Quid Pro Quo on Ukraine Aid: Washington Post

President Trump is described as “the boss,” who issued orders and demands, at times vague and other times specific, with little interest in details or how his cowed staff carried out the orders. That was according to congressional testimony by US Ambassador to the European Union Gordon Sondland for the presidential impeachment inquiry. Official US policy supports Ukraine in its war with Russia. Trump resented Ukraine because one official had penned a critical opinion essay about the presidential candidate in 2016. At times, Trump expressed vague concerns about corruption. Ukraine elected a new president who campaigned on reform, but Trump delayed meeting him and put a block on military aid that would have expired at the end of September. In August a whistleblower pointed to a disturbing pattern, one confirmed by Sondland: Trump excluded Ukraine experts, and directed Sondland and others to work with his personal attorney Rudy Giuliani to encourage Ukraine’s president to announce an investigation into a family member of 2020 Democratic candidate Joe Biden. Sondland testified the policy was not an “irregular channel” but the official policy. Ukraine officials privately complained to career diplomats about being pressured to launch an investigation that could influence the 2020 US election. Trump supporters insist he is innocent because he released the military aid. But that may have happened only because a whistleblower’s report landed in the White House. The Trump administration refuses to release documents that would prove otherwise. – YaleGlobal

Quid Pro Quo on Ukraine Aid: Washington Post

Sondland acknowledges a “quid pro quo,” with Trump expecting Ukraine's leader to announce investigations to influence 2020 US presidential race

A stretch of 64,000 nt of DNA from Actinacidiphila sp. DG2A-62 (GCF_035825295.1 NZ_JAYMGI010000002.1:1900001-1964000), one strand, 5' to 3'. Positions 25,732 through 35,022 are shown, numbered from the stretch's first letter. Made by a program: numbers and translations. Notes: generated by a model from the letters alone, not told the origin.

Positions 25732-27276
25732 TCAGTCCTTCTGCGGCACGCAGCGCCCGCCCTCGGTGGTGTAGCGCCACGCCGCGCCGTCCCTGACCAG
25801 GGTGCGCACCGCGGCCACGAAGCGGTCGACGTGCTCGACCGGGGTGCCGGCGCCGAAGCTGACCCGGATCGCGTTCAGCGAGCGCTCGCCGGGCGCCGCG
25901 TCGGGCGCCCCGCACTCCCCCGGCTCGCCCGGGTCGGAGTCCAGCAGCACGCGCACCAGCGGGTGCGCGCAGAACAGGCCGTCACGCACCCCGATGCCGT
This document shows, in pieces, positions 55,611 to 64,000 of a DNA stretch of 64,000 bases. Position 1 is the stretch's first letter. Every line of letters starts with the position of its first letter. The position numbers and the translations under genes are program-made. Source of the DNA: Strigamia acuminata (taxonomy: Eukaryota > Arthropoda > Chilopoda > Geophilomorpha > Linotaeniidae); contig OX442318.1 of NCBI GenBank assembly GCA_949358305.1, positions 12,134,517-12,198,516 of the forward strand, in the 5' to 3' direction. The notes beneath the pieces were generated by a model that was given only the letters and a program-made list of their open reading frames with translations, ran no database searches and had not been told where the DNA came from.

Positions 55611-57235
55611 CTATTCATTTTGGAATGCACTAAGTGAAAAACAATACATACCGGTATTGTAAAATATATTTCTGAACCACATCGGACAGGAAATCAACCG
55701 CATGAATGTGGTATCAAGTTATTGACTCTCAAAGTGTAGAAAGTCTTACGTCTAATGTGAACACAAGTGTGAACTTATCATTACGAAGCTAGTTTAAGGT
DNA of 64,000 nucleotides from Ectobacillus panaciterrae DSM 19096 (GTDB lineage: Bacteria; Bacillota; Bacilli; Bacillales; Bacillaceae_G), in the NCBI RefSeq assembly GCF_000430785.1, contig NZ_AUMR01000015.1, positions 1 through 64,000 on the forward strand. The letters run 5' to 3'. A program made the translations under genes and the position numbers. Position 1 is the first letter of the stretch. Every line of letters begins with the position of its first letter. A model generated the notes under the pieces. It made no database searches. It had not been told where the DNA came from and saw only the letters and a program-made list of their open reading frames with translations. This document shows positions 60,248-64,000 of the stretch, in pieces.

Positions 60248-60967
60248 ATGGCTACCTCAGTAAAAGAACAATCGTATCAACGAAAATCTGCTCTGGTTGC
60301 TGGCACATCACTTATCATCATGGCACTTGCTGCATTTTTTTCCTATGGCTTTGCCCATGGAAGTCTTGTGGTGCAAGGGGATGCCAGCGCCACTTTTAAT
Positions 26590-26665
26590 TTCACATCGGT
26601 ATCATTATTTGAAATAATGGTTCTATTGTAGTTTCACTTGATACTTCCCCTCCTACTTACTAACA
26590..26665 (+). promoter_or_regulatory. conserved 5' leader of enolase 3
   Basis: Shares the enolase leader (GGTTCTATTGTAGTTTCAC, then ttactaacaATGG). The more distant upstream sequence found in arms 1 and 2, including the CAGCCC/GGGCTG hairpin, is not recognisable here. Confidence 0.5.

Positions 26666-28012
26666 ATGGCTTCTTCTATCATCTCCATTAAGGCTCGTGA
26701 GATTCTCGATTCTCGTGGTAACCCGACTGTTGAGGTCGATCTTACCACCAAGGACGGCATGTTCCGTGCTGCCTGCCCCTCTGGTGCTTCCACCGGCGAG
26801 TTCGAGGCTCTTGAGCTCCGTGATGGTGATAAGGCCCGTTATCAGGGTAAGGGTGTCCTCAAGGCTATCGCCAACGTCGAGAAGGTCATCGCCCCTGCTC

Aaron C. Davis
Wednesday, November 20, 2019

“We followed the president’s orders.”  – Ambassador Gordon Sondland Read the article from the Washington Post about testimony from US Ambassador to the European Union Gordon Sondland.

Some excerpts follow:

 “I know that members of this committee have frequently framed these complicated issues in the form of a simple question: Was there a ‘quid pro quo?’ With regard to the requested White House call and White House meeting, the answer is yes.”

“We [Sondland and senior administration officials] followed the president’s orders.”

“Everyone was in the loop.” Sondland referred to the president, the vice president, the secretary of state, the president’s chief of staff and others.

“The president directed us to work with Mr. Giuliani [on Burisma] and the leadership of the state department staff were knowledgable as were the NSC…” 

“We did not want to work with Mr. Giuliani.”

“I think there is a big difference between political influence and investigating a rival because politics relates to everything in foreign policy.”

washingtonpost.com © 1996-2019 The Washington Post

Add new comment

Plain text

  • No HTML tags allowed.
  • Web page addresses and e-mail addresses turn into links automatically.
  • Lines and paragraphs break automatically.
CAPTCHA
This question is for testing whether or not you are a human visitor and to prevent automated spam submissions.